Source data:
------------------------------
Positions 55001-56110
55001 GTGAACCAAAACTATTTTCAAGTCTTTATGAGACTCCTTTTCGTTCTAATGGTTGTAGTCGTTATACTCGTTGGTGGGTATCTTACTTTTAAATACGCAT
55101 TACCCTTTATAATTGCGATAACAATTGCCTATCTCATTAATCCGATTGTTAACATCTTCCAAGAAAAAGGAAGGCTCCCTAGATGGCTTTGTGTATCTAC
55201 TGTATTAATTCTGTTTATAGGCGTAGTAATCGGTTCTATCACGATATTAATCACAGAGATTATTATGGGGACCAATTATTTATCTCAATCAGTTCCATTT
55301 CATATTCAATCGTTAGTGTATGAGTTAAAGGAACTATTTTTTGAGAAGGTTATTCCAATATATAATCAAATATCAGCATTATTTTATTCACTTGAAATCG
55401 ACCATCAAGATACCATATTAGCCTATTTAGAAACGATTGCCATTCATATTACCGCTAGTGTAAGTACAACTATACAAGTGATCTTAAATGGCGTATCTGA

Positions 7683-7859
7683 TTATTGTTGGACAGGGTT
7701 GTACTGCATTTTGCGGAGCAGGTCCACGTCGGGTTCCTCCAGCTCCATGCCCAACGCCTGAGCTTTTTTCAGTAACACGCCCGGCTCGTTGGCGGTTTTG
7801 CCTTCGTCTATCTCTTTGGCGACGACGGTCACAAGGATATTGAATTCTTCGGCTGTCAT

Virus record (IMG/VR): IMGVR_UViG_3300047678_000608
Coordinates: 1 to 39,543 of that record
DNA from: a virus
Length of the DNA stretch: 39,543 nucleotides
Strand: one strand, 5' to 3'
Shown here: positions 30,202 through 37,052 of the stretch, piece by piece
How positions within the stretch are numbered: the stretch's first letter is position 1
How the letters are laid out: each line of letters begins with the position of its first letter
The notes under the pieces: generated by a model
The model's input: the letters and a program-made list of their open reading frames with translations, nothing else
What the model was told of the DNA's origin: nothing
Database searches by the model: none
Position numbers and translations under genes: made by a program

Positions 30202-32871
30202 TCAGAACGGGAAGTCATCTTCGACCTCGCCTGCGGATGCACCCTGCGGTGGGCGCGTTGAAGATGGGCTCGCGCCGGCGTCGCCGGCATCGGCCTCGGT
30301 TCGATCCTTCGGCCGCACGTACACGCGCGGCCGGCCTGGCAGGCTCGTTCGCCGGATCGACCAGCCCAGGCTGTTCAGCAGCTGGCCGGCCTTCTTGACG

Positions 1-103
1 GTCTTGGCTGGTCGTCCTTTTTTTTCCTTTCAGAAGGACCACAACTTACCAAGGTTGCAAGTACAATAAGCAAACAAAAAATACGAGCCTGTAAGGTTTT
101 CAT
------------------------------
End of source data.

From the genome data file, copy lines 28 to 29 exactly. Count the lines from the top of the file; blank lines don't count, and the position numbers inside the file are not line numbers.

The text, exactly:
1 GTCTTGGCTGGTCGTCCTTTTTTTTCCTTTCAGAAGGACCACAACTTACCAAGGTTGCAAGTACAATAAGCAAACAAAAAATACGAGCCTGTAAGGTTTT
101 CAT